14 Romantic Hotels
These spectacular, affordable spotssome close to home, some in classic Europeare perfect for a secluded getaway.
It's easy to see why Leonardo DiCaprio stayed here with his girlfriend—the hotel has only four rooms, which guarantees privacy. Each bungalow is filled with Balinese teak furniture, including intricately carved armoires and antique four-poster beds. At night, guests are encouraged to open all the windows—and one wall of doors that lead to a private veranda—to let in the warm breezes. In the morning, noise from howler monkeys in the trees may provide a comic wake-up call. The bathrooms are private and semi-alfresco: The toilet and sink are under the roof's eaves, but the shower is open to the sky. A seven-table restaurant looks out over the pool, past a well-trimmed lawn, and down to the beach where there's a bamboo massage hut ($65 for an hour). The American chef, James Kelly, draws from Asian influences and makes great use of local seafood. He also plays another role: owner Caroline Marot's fiancé. 011-506/640-0023, milarepahotel.com, from $185, breakfast included.
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Villa Beach Cottages
The hour and a half ride from St. Lucia's international airport to the Villa Beach Cottages in a standard taxi is $70, but you'll save $10 if you let one of the Villa Beach drivers do the honors. He or she will also chat you up and buy you a cold Piton—St. Lucia's local brew—along the way. The special treatment is one of the reasons why owner Colin Hunte's 20 suites welcome so many repeat guests, some having visited regularly for decades. The operation dates to 1958, when Hunte's grandfather bought two former U.S. naval barracks and had them moved to a 40-foot-wide beach on the island's northwestern tip. New buildings have gone up since Colin took over 18 years ago, but he's tried to keep the feel of the originals, incorporating cathedral ceilings, jalousie shutters, and gingerbread woodwork. Most rentals have a private patio with ocean views (on a clear day you can spot Martinique). When you get hungry, head next door to The Wharf, which makes an exemplary roti, the spicy Jamaican wrap filled with vegetables, chicken, or beef. For true relaxation, hit one of the hammocks slung at the water's edge and drift off to the sounds of the waves crashing. 758/450-2884, villabeachcottages.com, from $190.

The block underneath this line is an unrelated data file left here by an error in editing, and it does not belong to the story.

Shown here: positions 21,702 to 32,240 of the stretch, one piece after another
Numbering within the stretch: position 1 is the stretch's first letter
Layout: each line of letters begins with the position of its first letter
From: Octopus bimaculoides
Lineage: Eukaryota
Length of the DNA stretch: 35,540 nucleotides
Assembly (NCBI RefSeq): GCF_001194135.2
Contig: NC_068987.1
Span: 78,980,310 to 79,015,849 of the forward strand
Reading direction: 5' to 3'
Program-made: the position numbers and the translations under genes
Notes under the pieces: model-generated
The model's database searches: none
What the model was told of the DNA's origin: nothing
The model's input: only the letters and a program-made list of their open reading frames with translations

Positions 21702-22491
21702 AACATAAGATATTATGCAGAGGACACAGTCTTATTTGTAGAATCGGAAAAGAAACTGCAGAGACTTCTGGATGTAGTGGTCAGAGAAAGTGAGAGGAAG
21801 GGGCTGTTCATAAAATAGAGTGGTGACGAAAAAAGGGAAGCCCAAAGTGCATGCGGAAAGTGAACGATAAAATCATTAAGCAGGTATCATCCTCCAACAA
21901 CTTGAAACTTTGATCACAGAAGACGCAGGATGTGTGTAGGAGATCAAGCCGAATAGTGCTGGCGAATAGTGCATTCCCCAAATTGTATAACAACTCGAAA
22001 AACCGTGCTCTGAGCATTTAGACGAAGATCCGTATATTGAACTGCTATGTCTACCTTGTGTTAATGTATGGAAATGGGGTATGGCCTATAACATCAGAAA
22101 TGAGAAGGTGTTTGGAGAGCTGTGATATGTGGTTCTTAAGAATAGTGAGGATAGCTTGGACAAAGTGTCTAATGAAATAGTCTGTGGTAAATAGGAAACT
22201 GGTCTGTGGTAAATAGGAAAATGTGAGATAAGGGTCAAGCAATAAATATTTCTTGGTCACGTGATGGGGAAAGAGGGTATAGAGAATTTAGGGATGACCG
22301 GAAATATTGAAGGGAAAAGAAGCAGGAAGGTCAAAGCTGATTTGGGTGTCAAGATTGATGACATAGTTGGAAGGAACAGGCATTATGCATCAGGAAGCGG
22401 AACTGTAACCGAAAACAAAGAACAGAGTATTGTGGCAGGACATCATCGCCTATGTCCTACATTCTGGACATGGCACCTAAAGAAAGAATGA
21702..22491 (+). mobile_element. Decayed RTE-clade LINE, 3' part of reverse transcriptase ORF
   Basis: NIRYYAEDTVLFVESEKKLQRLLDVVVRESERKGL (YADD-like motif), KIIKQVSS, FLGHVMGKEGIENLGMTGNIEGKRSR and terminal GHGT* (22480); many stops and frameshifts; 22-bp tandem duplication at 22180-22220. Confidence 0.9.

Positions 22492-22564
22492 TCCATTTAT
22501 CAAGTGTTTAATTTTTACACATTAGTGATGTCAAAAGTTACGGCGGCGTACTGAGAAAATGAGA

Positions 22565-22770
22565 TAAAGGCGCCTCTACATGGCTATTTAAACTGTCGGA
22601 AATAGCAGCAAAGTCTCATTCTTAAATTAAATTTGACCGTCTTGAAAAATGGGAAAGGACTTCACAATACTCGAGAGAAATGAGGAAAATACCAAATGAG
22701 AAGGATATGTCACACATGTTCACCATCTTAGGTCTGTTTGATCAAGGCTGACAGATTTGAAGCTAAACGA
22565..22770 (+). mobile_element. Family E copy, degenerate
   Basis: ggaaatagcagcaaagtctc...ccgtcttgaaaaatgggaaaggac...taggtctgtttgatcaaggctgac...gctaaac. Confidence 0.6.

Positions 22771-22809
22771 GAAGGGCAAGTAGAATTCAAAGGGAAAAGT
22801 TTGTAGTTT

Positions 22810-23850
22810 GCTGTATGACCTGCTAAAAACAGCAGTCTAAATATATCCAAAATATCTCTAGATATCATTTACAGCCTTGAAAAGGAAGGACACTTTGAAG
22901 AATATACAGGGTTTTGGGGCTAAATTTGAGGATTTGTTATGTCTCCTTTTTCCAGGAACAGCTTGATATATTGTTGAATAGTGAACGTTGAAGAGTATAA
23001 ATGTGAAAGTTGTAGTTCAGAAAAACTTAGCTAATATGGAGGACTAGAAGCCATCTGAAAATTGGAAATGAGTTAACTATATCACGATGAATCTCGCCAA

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Seclusion isn't easy to come by in the party town of Negril, but that's exactly what Rockhouse delivers, primarily to hip couples and families looking to avoid a spring-break experience. Rockhouse's rounded thatched villas are strung atop a low cliff carved with stairs that lead to the warm waters of Pristine Cove. The 20 private units peeking out of the jungle, right at the cliff's edge, start at $325 in winter, but the long buildings set a bit farther back are easier to pull off. Five studios with sea views ($150) and nine standard rooms with garden views ($125) all have minibars, safes, A/C, mosquito netting around four-poster beds, and furniture constructed from local timber. Guests can chill out at the 60-foot infinity pool, take yoga classes, or stroll along the property's serpentine paths and stepping stones, which inevitably lead to quiet nooks, isolated beach chairs, and what most people say are the best sunset views in Jamaica. 876/957-4373, rockhousehotel.com, from $125.
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Andros Island, Bahamas
Most of Andros Island is uninhabitable marshland, choked by mangroves and shot through with so many lakes and channels that from the air it looks like a doily. The Seascape Inn, on Andros Island's Mangrove Cay, is within minutes of a 120-mile-long barrier reef (the third largest in the world), making it perfect for diving, fishing, or just dropping out for a week. Each of the property's five cabanas has a small deck facing the white-sand beach. Pass the hours bonefishing from the flats in front of your bungalow (catch and release), exploring the reef by kayak, or pedaling along Mangrove Cay's lone road (bikes and kayaks are free for guests). You'll typically find Brooklyn-born hosts Mickey and Joan McGowan at the inn's bar and restaurant; gracious and friendly, they're clearly thrilled with their choice to move to the Bahamas 12 years ago. Joan likes to garden and bake, whipping up muffins and biscuits at dawn and tempting desserts—sometimes pies made with coconuts from the yard—in the afternoon. 242/369-0342, seascapeinn.com, from $110, continental breakfast included.
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